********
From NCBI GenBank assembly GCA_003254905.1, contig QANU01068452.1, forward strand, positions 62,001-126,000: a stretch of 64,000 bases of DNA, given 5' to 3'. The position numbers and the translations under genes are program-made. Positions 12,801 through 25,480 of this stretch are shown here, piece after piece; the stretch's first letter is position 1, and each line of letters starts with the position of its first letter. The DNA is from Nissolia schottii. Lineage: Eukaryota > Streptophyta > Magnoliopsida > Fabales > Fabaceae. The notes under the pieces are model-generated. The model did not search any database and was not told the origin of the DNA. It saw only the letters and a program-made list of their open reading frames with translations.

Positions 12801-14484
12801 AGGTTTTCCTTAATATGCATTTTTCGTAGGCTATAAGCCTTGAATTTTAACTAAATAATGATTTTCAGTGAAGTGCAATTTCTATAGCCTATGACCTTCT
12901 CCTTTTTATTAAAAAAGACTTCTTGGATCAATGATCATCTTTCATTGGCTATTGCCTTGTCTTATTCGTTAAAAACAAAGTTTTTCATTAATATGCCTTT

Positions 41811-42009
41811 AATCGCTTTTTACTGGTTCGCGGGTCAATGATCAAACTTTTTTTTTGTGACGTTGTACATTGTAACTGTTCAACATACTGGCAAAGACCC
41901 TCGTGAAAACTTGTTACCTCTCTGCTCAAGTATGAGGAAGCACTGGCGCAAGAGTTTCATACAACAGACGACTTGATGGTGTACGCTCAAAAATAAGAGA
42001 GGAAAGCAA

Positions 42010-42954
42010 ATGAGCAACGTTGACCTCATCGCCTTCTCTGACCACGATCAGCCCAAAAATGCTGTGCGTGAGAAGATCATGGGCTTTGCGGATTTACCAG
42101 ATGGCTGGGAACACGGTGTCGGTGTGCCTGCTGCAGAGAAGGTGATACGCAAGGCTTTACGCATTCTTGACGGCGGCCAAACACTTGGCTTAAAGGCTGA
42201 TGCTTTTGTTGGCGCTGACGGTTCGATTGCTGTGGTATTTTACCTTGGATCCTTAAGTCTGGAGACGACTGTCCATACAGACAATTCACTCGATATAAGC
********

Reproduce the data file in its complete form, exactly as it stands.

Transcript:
From NCBI GenBank assembly GCA_003254905.1, contig QANU01068452.1, forward strand, positions 62,001-126,000: a stretch of 64,000 bases of DNA, given 5' to 3'. The position numbers and the translations under genes are program-made. Positions 12,801 through 25,480 of this stretch are shown here, piece after piece; the stretch's first letter is position 1, and each line of letters starts with the position of its first letter. The DNA is from Nissolia schottii. Lineage: Eukaryota > Streptophyta > Magnoliopsida > Fabales > Fabaceae. The notes under the pieces are model-generated. The model did not search any database and was not told the origin of the DNA. It saw only the letters and a program-made list of their open reading frames with translations.

Positions 12801-14484
12801 AGGTTTTCCTTAATATGCATTTTTCGTAGGCTATAAGCCTTGAATTTTAACTAAATAATGATTTTCAGTGAAGTGCAATTTCTATAGCCTATGACCTTCT
12901 CCTTTTTATTAAAAAAGACTTCTTGGATCAATGATCATCTTTCATTGGCTATTGCCTTGTCTTATTCGTTAAAAACAAAGTTTTTCATTAATATGCCTTT

Positions 41811-42009
41811 AATCGCTTTTTACTGGTTCGCGGGTCAATGATCAAACTTTTTTTTTGTGACGTTGTACATTGTAACTGTTCAACATACTGGCAAAGACCC
41901 TCGTGAAAACTTGTTACCTCTCTGCTCAAGTATGAGGAAGCACTGGCGCAAGAGTTTCATACAACAGACGACTTGATGGTGTACGCTCAAAAATAAGAGA
42001 GGAAAGCAA

Positions 42010-42954
42010 ATGAGCAACGTTGACCTCATCGCCTTCTCTGACCACGATCAGCCCAAAAATGCTGTGCGTGAGAAGATCATGGGCTTTGCGGATTTACCAG
42101 ATGGCTGGGAACACGGTGTCGGTGTGCCTGCTGCAGAGAAGGTGATACGCAAGGCTTTACGCATTCTTGACGGCGGCCAAACACTTGGCTTAAAGGCTGA
42201 TGCTTTTGTTGGCGCTGACGGTTCGATTGCTGTGGTATTTTACCTTGGATCCTTAAGTCTGGAGACGACTGTCCATACAGACAATTCACTCGATATAAGC